Basil among the weeds

Basil among the weeds

Die hard marigold

Die hard marigold

The front yard is doing much better. We harvested the three little cabbages that survived from the seeds Kat and I started indoors last winter, and turned them into a nice batch of slaw (whole 30 compliant, of course). The green beans out there are still steadily producing. I am thinking about leaving them now, and using what else we get for next year’s seed. The strawberries are sending out runners everywhere, and I am looking forward to seeing what we get next spring. We also have sunflowers growing from saved seeds. They are working nicely as a trellis for our best producing cucumbers.

sunflowers and cucumbers

sunflowers and cucumbers

just about ready

just about ready

I have been working on covering the strawberry and herb beds with newspaper, cardboard and mulch to cut down on weeds and provide some nourishment to the soil. So far, most of the mulch has come from grass clippings, and it has been a slow process. This week, I was determined to get finished. Technically, the herb garden isn’t much of one yet, although most of the transplants I put out there have done well. So, I was out there, pulling the bigger weeds, and covering the smaller ones with newspaper and cardboard, when I came across a vine with some interesting, feathery leaves. Then I noticed a few red blossoms. I headed in the house to see if Google could shed some light on my mystery plant. Success! They are rose feather morning glories, and they are rare. Considering where I found them, I think a previous owner had to have planted them. So they can stay for now. I just mulched around them.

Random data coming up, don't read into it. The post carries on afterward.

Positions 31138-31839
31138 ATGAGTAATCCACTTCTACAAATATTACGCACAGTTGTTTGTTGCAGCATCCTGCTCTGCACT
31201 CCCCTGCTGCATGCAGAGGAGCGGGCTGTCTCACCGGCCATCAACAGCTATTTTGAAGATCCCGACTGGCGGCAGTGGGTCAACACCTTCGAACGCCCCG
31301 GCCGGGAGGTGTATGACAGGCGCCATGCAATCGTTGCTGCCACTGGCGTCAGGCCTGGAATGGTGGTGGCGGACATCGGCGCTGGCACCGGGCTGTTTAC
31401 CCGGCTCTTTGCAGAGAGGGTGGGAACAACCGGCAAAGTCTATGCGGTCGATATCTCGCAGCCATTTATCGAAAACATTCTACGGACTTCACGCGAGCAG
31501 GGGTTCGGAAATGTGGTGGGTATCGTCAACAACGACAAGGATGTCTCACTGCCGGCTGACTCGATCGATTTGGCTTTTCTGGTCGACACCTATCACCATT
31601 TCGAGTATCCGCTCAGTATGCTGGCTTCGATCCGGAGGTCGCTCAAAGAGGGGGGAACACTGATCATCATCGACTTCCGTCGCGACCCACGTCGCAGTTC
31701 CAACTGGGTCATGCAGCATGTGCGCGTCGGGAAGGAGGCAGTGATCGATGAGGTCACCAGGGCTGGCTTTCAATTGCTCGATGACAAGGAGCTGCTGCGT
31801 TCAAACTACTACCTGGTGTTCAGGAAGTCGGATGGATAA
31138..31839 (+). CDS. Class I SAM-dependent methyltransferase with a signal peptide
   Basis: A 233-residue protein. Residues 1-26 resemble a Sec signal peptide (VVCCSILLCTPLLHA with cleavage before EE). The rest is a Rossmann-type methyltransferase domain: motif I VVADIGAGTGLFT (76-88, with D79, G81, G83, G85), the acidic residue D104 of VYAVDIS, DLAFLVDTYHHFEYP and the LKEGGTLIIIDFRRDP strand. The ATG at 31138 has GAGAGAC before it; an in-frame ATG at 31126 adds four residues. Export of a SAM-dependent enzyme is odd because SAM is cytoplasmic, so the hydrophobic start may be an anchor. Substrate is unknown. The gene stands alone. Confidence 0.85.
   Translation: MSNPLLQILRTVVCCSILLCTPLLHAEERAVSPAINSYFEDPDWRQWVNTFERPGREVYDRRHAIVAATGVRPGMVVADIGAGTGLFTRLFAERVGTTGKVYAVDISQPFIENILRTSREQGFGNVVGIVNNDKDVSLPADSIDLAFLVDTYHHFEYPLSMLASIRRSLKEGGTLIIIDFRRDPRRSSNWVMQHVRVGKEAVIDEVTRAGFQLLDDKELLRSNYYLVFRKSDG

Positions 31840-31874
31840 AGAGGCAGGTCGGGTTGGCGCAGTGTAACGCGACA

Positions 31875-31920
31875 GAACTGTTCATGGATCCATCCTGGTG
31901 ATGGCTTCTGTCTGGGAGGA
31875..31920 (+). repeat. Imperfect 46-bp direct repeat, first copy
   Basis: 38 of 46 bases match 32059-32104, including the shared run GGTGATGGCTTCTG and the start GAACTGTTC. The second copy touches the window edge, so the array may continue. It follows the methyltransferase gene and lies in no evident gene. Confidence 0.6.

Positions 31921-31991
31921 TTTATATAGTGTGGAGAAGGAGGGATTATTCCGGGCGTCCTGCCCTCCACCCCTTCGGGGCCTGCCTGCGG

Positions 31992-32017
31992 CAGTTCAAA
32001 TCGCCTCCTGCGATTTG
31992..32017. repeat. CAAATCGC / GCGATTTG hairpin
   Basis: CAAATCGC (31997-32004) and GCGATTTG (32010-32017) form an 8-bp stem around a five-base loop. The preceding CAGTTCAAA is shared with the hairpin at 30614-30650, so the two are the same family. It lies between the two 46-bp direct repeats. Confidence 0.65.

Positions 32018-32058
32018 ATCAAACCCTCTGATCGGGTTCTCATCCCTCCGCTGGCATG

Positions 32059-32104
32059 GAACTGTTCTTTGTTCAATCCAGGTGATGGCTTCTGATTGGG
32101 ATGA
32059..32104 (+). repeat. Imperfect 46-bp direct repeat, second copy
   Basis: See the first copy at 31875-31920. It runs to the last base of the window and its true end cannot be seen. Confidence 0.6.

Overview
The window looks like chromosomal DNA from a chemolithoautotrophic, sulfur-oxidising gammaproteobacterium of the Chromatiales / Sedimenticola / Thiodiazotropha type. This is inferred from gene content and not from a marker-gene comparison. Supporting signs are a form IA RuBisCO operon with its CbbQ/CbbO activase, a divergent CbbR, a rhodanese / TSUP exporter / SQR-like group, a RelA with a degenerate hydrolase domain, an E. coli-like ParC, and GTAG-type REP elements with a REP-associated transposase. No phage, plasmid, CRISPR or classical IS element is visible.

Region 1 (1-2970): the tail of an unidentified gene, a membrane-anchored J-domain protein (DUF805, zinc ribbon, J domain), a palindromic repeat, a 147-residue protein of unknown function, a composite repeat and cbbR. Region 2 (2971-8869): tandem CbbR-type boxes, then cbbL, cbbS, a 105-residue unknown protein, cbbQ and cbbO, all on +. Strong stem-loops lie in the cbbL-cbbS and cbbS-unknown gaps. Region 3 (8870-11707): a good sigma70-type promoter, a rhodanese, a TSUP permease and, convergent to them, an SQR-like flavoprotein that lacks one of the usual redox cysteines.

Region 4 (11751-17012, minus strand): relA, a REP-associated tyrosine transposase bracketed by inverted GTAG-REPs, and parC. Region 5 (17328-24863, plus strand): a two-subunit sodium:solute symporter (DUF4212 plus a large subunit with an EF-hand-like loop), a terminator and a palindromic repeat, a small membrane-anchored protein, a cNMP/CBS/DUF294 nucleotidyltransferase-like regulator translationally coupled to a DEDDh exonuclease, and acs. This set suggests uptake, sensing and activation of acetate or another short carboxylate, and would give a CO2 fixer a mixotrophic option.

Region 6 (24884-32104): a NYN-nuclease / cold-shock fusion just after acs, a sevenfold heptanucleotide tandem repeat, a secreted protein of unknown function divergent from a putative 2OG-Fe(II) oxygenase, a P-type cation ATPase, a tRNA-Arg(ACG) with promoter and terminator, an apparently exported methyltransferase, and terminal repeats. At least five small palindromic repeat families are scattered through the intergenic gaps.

Rose feather morning glory

Rose feather morning glory

mint

mint

Rosemary and thyme

Rosemary and thyme

Oregano getting ready to bloom

Oregano getting ready to bloom

Sage

Sage

Rosemary

Rosemary

more oregano

more oregano

Since Ed has decided that he can rake grass a lot faster than I can, he started helping with that last time he mowed. Yesterday, he determined that it was just going to take too long to get enough grass to finish the job. We have a ton of old hay in the barn. So, we went and filled the truck bed with hay and quickly finished the mulching. I just hope its dead enough to not try and give me new growth in my herb bed, next spring.

Tossing hay from the loft

Tossing hay from the loft

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mulched herb bed and extra mulch

Oh, and here’s a little chicken update:
As Ed said, Katherine has already named the chickens…much in the same way she names her drawings of dragons and My Little Pony characters. They are Free Fall, Sunrise, Noon, Dusk and Moonrise.
Here is a pic I shared with our facebook friends.

Kat and baby Moonrise

Kat and baby Moonrise

Today, she came inside, grabbed a pair of plastic gloves and headed around the corner toward her room (and the bathroom). She came back a few seconds later with a wet washcloth, holding up her gloved hand which now displayed a dark runny streak. Yep, she had just been pooped on by one of her “babies”! As I struggled not to laugh, she did too. Then she begged me not to tell Ed, but he figured it out when he saw her wiping her hair down with the wash cloth. I have a feeling the chicken stories are just beginning!

Have a blessed weekend!

Connie

The Leibster Award

We were pleasantly surprised and honored to be nominated for the Liebster Award by ReDiscover at 40. Be sure to check out her blog.

liebsteraward-e1439238598144

As part of the nomination process, we have to answer questions. Then we have to nominate other blogs, and ask them questions as well.

ReDiscover at 40’s questions for me were:

1. What made you decide to create a blog? There were several reasons. We both have had our own blogs in the past, but we wanted to do something together. Since we both have a tendency to write for days and then not write for months, we also thought it would be a good way to keep each other writing. Additionally, it gives us a chance to share our faith with others in ways we might not otherwise. If somewhere down the road, it generates some income, that’s an added blessing.